Enduring 13 years of her husband’s imprisonment in the UK, his fight against deportation to the US, and the challenges of preserving her family through hardship, Ragaa, the wife of Adel Abdul Bary, recounts life as a spouse of a terrorism suspect.
Ragaa met Adel Abdul Bary, the man who would become her husband, in 1981. Her Egyptian family had moved from the countryside into a flat near the centre of Cairo. In those days she was a girl in tight jeans and a T-shirt, with long hair below her waist, though at her parents’ insistence she tied it back in a plait, and was not allowed to wear makeup. At Cairo University, Ragaa found herself doing business studies instead of the art or music she had wanted to do, because her final school exam results were not good enough.
She hated her course but was entranced by the university world. Before long, other girls from her class, wearing hijab, began to take her aside and talk to her about how her beautiful hair should be hidden, encouraging her to come into the mosque area of the college. “I went,” she says. “It was something different. I felt calm, peaceful in there.”
Ragaa and her sister began to follow Islam more strictly than the rest of their Muslim family. It was the fashion for the educated young back then, she says. The two girls went to an all-female Islamic study circle where the male teacher sat the other side of a curtain. One day, Ragaa saw him after class in the street, a handsome man with a little beard and turban, and imagined how lovely it would be to be his wife. Later, his sister spoke to her about a marriage, and then to her great excitement, he and his family came to visit hers. The marriage was decided.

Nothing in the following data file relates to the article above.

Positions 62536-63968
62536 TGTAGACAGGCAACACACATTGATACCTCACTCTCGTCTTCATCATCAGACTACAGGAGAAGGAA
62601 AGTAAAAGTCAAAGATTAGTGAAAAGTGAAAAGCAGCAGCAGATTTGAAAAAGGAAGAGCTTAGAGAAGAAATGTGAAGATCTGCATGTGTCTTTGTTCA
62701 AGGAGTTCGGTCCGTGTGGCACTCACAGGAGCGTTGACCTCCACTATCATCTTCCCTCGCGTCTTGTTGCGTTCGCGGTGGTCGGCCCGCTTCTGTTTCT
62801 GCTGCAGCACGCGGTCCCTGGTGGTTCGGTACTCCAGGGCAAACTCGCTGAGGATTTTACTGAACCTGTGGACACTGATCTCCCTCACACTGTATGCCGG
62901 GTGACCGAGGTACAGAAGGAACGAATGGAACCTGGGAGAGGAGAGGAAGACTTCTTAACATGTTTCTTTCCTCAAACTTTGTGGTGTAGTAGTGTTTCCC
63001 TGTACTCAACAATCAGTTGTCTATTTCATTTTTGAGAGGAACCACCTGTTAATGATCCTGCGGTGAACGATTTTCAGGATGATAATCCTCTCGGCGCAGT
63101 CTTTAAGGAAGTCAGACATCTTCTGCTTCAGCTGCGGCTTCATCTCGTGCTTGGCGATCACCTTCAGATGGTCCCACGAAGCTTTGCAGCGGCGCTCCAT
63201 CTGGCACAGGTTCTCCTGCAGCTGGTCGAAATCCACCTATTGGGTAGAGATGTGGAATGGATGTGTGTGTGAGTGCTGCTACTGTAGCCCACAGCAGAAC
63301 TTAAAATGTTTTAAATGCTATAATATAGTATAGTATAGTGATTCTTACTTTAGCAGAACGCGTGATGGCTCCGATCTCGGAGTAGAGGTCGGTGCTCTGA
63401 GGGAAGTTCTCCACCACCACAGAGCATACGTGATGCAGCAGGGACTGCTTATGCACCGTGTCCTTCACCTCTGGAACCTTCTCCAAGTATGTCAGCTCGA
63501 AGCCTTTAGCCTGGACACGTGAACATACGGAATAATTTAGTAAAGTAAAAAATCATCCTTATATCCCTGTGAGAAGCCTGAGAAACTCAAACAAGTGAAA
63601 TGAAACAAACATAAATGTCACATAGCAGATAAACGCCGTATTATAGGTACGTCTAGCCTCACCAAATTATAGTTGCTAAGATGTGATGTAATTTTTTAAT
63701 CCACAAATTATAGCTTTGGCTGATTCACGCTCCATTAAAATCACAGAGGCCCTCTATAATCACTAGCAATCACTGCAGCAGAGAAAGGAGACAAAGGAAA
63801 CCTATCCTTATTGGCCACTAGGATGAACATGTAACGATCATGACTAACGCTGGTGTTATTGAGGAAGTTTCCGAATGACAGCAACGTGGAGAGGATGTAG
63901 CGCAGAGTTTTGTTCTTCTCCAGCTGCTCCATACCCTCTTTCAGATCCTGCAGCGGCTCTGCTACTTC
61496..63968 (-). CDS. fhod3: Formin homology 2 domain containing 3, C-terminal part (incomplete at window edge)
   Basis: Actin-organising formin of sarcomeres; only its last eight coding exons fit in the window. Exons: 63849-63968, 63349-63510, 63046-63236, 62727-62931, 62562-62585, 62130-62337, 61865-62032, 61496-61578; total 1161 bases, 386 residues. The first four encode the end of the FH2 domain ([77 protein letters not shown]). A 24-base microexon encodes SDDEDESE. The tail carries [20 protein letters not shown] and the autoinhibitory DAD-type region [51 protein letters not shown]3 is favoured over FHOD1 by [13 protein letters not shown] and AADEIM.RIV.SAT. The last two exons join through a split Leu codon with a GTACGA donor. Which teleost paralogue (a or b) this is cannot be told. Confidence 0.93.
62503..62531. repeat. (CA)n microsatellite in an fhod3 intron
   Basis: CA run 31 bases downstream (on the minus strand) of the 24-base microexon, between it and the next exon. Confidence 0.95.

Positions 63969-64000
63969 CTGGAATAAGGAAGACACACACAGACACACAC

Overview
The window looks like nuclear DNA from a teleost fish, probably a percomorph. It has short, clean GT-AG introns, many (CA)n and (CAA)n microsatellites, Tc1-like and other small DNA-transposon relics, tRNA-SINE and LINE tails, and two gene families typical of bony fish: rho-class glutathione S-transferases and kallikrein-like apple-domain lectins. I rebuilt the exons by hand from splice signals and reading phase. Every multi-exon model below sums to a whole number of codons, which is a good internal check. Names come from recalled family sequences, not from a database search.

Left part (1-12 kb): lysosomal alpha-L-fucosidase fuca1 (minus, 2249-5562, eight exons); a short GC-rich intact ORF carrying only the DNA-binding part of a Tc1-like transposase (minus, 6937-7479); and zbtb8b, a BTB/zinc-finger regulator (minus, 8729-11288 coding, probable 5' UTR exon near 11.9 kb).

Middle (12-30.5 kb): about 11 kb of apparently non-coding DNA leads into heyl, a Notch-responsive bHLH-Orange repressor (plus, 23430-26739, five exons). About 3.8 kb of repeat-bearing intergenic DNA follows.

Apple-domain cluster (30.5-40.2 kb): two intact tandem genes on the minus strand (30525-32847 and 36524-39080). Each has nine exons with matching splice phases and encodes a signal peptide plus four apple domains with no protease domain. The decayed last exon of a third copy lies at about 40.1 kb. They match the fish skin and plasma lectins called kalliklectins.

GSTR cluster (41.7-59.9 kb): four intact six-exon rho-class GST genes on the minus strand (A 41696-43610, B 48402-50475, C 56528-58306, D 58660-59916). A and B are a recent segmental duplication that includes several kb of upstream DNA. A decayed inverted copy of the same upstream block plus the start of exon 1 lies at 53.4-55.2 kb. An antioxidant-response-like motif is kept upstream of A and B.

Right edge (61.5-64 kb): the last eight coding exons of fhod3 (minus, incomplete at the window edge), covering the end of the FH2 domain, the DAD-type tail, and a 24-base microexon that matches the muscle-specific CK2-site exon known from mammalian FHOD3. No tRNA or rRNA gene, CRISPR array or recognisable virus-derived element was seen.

At the time Egypt was a tinder-box of political and religious tension. On 3 September 1981 President Anwar Sadat had ordered an extraordinary mass round-up of religious leaders, politicians, journalists, army officers and others. He mocked the girls wearing chadors, “going about like black tents”, and the young men with beards. Sadat was assassinated shortly afterwards, during a military parade, by a handful of young Islamist officers, and was succeeded by another military leader, Hosni Mubarak.
After Adel’s return from a year’s study in Yemen, there was a formal written Islamic marriage. Ragaa thought the life she had imagined was about to begin but soon Adel was arrested like so many thousands opposed to the Mubarak regime. She spent six months travelling with his sister to every prison in Egypt to try to find him. When she finally did, he was a veteran of torture – by hanging, electric shock and solitary confinement underground. There had been a period of hospitalisation, followed by ordinary prison. No one knew when Adel would be released, or if he ever would.